Rainbow TroutTrout fishermen are still enjoying the fishing in many of the trout stocked waters and stream flows are up a bit from last week due the rain. Kevin McKelvey caught this nice rainbow trout at Friends Pond in Harford County while casting a small spinner from shore. Fisheries crews continue to stock trout in many of the put and take areas and you can check the stocking website for current stockings. www.dnr.state.md.us/fisheries/stocking/springtroutstock.html

Central Regional biologist Mark Staley sent in this report concerning the lower Gunpowder Falls. Unfortunately, the recent rainfall was not enough to raise water levels to an adequate flow for trout stocking in the lower Gunpowder Falls put and take area. Loch Raven is spilling over but only a tenth of a foot of water is coming over the dam. No significant rainfall is expected before the weekend so we will not stock it this week.

If we get more water spilling over Loch Raven dam and it is sustained, then we will stock it with trout.

There are still some white perch to be found in the upper reaches of the regions tidal creeks and rivers. Many of the white perch have already spawned and can be found down river of the spawning areas; it just takes a little looking around in some of the deeper areas. A small jig tipped with grass shrimp under a bobber is the ticket in some of the narrower waters and a bottom rig baited with bloodworms is a good choice in the more open waters farther down the rivers or creeks when fishing from shore.

Channel catfish are also a great option in many of the regions tidal rivers and creeks and offer some great fishing opportunities. There is not a whole lot needed to enjoy some good pullage; although if you’re fishing from shore a comfortable chair and some snacks help. Be careful if you happen to be in one of the spawning rivers such as the Patuxent or Potomac; there a lot of striped bass getting ready to spawn in those areas.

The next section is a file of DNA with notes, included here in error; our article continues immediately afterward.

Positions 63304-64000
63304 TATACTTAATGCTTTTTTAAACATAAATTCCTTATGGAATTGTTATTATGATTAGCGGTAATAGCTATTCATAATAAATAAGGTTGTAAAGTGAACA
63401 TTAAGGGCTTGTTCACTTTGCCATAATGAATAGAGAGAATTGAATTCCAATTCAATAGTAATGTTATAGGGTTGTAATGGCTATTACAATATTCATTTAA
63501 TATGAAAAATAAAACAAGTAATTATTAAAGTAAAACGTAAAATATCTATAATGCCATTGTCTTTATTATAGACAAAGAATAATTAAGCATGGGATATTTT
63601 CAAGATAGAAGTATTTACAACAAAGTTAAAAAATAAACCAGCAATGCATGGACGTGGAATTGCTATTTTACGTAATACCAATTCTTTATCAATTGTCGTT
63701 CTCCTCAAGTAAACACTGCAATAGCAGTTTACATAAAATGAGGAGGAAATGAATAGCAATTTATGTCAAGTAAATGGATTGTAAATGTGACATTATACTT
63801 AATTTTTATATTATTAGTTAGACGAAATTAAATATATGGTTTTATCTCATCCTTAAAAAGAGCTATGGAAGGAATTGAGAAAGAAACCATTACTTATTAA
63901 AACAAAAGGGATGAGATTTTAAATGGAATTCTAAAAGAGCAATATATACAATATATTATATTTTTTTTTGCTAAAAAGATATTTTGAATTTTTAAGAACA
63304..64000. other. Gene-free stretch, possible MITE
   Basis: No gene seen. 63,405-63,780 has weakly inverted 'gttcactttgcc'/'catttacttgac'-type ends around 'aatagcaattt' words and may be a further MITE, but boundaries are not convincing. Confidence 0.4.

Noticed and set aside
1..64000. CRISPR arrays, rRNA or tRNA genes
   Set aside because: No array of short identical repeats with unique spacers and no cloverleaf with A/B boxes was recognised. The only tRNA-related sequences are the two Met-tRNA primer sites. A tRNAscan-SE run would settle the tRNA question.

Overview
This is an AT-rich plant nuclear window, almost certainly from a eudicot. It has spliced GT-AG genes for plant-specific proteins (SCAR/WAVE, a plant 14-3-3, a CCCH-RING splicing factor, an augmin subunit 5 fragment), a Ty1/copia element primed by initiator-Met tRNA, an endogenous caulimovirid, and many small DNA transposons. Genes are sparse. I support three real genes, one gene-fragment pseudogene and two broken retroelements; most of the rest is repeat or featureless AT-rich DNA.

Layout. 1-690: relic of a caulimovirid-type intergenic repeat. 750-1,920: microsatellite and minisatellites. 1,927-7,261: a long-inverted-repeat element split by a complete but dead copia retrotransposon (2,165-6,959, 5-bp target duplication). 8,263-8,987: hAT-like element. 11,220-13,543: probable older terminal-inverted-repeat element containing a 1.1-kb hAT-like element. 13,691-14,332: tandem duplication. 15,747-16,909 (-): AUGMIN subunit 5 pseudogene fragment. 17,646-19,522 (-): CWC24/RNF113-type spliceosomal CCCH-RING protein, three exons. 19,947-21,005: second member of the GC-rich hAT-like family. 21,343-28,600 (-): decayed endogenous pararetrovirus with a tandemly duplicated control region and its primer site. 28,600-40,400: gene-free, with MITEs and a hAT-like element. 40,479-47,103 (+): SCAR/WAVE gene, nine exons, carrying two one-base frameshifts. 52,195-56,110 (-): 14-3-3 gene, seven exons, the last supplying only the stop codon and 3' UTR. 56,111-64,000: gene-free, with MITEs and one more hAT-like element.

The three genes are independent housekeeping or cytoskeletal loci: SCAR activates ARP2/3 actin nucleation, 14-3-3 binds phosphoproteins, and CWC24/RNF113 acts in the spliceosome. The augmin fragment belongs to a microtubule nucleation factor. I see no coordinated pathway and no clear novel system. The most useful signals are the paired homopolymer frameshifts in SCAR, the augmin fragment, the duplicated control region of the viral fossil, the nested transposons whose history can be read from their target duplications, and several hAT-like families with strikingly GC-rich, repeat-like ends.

Eastern Region:

Fishermen will see white perch retreating from the spawning areas of the regions tidal rivers this week but the can still be intercepted in those areas below the spawning areas. A shad dart tipped with grass shrimp under a bobber in some of the shallower areas works well and fishing with a bottom rig baited with bloodworm will do the task in the lower sections of the rivers. Be careful in the lower river areas for striped bass and if you hook one it would be a good idea to move on. Trying to get a large striped bass in on a white perch fishing outfit will put a lot of stress on the fish before one can release it.

Fishing for channel catfish is a good option to consider this week in the Elk, Sassafras, Bohemia, Chester, Choptank, Nanticoke and Wicomico Rivers. Once again be careful of the striped bass that are now in the spawning reaches of the Nanticoke and Choptank Rivers.

Largemouth BassLargemouth bass are now in a very active stage as they are now feeding heavily before spawning. They can be found along channel edges close to shallower waters or at the mouths of small creeks. The females tend to hold in slightly deeper water adjacent to the shallower spawning areas and the males are now in those shallower areas. Most any kind of lure will work such as soft plastics, crankbaits, jerkbaits and of course spinnerbaits. If you can find any grass or spatterdock emerging those are good places to fish and a falling tide is always a good bet near that kind of structure.

The many ponds and small lakes that dot the region are coming alive as most fish move around freely in almost ideal water temperatures. Bluegills are holding in slightly deeper waters near their shallow spawning sites, chain pickerel are starting to hold near emerging grasses and lily pads as are largemouth bass. Jason Martino caught and released this nice 22” largemouth bass at a Cecil County farm pond recently on a 3” Bagley crankbait. Jason took this quick picture with his foot as a length reference before sliding this bass back into the pond.


If you submitted a photo and don't see your picture in the regular report please look in the photo gallery that we periodically run. Click here for this week's gallery!

Click here to view recent bay satellite images at mddnr.chesapeakebay.net/NASAimagery/EyesInTheSky.cfm


Reservoir Bathymetry information:
The Maryland Geological Survey has bathymetry maps on their website:

Links to freshwater flows: